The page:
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Our Scientific Method

3 minute read
James Kelly

When we first began discussing last spring who should be on our list of America’s Best scientists and doctors, assistant managing editor Philip Elmer-DeWitt and his team pulled together more than 100 names in nearly as many specialties. That was the easy part. We then picked seven experts and asked them to help us winnow the list. That was the fun part.

Our panelists relished the task, in part because it gave them a chance to swap notes (and a little bit of gossip) on the contenders. It helped that they came from different disciplines: Thomas Cech, who heads the Howard Hughes Medical Institute, shared the Nobel Prize for Chemistry in 1989, while Herbert Pardes, the president of New York Presbyterian Hospital, teaches psychiatry at Columbia, and J. Richard Gott is an astrophysicist at Princeton. M.I.T.’s Steven Pinker and Harvard’s Stephen Kosslyn specialize in brain and cognitive sciences; Thomas Lovejoy is a tropical biologist who serves as chief biodiversity adviser to the president of the World Bank; and Michael Novacek, provost of science at the American Museum of Natural History, is a vertebrate paleontologist.

The highlight of our collaboration came in May, when five of the experts joined TIME’s editors for lunch and worked through the list. “The rules were simple,” explains Phil. “Every name got a number: 1 for Must Do, 2 for Maybe, and 3 for No Way. I thought our guests would balk at rating their colleagues so crassly, but they played the game enthusiastically, perhaps because as academics and research funders they are skilled at recognizing talent and used to comparing diverse fields.”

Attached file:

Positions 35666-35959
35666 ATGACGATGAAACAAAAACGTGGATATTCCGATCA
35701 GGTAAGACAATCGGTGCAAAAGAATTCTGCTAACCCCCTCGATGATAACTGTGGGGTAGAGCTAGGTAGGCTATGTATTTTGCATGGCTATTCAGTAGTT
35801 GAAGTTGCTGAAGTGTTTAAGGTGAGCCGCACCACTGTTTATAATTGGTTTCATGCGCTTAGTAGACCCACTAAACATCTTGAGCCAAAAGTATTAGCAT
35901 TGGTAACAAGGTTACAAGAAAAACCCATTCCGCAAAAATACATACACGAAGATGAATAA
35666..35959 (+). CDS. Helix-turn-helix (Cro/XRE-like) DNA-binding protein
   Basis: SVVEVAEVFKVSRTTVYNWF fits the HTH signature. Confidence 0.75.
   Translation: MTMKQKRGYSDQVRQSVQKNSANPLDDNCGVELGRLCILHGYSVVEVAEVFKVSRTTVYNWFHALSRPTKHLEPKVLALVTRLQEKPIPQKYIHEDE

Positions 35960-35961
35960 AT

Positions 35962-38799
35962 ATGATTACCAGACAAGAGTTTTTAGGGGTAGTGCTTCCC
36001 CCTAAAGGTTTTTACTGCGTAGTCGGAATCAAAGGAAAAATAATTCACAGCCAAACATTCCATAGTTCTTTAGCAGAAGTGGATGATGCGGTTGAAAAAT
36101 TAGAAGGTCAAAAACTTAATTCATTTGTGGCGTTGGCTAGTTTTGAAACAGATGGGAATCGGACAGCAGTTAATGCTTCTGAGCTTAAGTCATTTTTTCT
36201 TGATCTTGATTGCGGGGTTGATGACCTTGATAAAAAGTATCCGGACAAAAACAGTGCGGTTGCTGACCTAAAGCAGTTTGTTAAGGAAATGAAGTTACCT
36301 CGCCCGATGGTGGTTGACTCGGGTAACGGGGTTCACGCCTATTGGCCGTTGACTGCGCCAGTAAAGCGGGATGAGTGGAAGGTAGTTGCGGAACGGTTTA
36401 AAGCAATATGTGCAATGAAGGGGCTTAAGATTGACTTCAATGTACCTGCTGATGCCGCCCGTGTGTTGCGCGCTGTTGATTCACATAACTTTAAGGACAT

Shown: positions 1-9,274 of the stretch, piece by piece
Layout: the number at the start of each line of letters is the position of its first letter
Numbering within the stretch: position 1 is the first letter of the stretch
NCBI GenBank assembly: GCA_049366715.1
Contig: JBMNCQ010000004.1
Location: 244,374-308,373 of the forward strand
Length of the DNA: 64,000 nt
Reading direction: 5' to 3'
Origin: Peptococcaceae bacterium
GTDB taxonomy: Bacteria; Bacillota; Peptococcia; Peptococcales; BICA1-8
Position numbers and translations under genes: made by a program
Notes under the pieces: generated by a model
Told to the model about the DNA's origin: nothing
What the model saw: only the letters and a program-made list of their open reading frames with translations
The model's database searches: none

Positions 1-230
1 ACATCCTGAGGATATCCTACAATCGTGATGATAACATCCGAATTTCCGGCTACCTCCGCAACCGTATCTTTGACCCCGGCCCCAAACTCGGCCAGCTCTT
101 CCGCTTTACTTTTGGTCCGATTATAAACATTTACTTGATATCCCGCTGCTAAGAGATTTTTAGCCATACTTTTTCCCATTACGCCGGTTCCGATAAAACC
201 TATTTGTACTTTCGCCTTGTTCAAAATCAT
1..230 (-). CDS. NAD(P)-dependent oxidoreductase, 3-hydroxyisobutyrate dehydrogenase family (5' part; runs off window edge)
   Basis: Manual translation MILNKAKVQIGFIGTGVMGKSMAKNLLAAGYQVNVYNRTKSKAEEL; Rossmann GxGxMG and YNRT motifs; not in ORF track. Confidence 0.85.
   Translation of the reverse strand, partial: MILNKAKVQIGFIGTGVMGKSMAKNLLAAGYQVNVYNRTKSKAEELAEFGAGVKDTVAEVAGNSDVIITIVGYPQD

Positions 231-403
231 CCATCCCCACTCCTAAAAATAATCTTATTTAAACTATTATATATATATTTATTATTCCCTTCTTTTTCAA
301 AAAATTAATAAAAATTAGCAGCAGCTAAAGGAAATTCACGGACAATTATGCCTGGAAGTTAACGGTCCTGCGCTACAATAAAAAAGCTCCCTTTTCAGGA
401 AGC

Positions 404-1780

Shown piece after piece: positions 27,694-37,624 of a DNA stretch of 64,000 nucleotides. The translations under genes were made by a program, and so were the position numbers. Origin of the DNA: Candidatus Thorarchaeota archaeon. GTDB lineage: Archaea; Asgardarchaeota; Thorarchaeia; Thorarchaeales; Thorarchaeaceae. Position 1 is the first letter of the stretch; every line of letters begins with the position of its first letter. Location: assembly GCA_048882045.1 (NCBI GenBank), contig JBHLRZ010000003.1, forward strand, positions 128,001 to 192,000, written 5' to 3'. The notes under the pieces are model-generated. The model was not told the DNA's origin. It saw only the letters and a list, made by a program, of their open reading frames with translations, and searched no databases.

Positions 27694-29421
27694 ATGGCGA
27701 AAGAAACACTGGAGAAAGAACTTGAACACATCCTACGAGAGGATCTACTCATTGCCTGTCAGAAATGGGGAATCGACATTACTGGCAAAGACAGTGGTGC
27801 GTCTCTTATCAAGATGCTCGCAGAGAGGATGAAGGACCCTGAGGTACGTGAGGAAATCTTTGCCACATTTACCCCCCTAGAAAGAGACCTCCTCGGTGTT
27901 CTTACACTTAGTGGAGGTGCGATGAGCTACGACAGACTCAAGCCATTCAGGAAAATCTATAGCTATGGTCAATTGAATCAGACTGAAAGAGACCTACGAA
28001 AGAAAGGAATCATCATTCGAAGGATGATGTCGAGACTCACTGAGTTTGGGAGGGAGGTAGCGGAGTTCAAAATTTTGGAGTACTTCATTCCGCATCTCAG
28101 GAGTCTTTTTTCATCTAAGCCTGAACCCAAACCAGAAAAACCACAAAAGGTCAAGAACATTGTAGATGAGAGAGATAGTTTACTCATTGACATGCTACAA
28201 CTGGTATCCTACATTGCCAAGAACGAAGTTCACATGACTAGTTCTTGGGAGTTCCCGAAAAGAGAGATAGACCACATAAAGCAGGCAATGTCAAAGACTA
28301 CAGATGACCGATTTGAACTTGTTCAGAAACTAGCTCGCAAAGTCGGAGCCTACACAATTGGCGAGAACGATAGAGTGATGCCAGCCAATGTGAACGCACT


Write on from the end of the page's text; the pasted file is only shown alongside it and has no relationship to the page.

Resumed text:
By the end of the lunch, we were down to a few dozen names, and over the next few weeks Phil and the project’s two main reporters, Alice Park and Andrea Dorfman, further whittled the list to 18. Any list of the best, of course, is somewhat subjective, but we’re confident that everyone in this installment is at the top of their game.

We debated whether the cover image should be James Thomson, the shy assistant professor of biology at the University of Wisconsin who made history in 1998 by isolating and growing human embryonic stem cells. Americans obviously are divided about the morality of this research and the government’s role in funding it, but we decided that Thomson’s achievement is so astonishing–and the potential applications stirring up so much excitement–that he deserved to be on the cover. As Nancy Gibbs and Michael Duffy point out in an essay, “It tells you something about the times we live in that George W. Bush’s first big televised chat with the nation was not about war or welfare or weapons systems, but about bioethics.”

In coming installments, we’ll bring you our choices for America’s Best in Culture and Society, Business and Technology, and Politics and Community–dozens of people we think you’ll find as interesting as they are superlative.

James Kelly, Managing Editor

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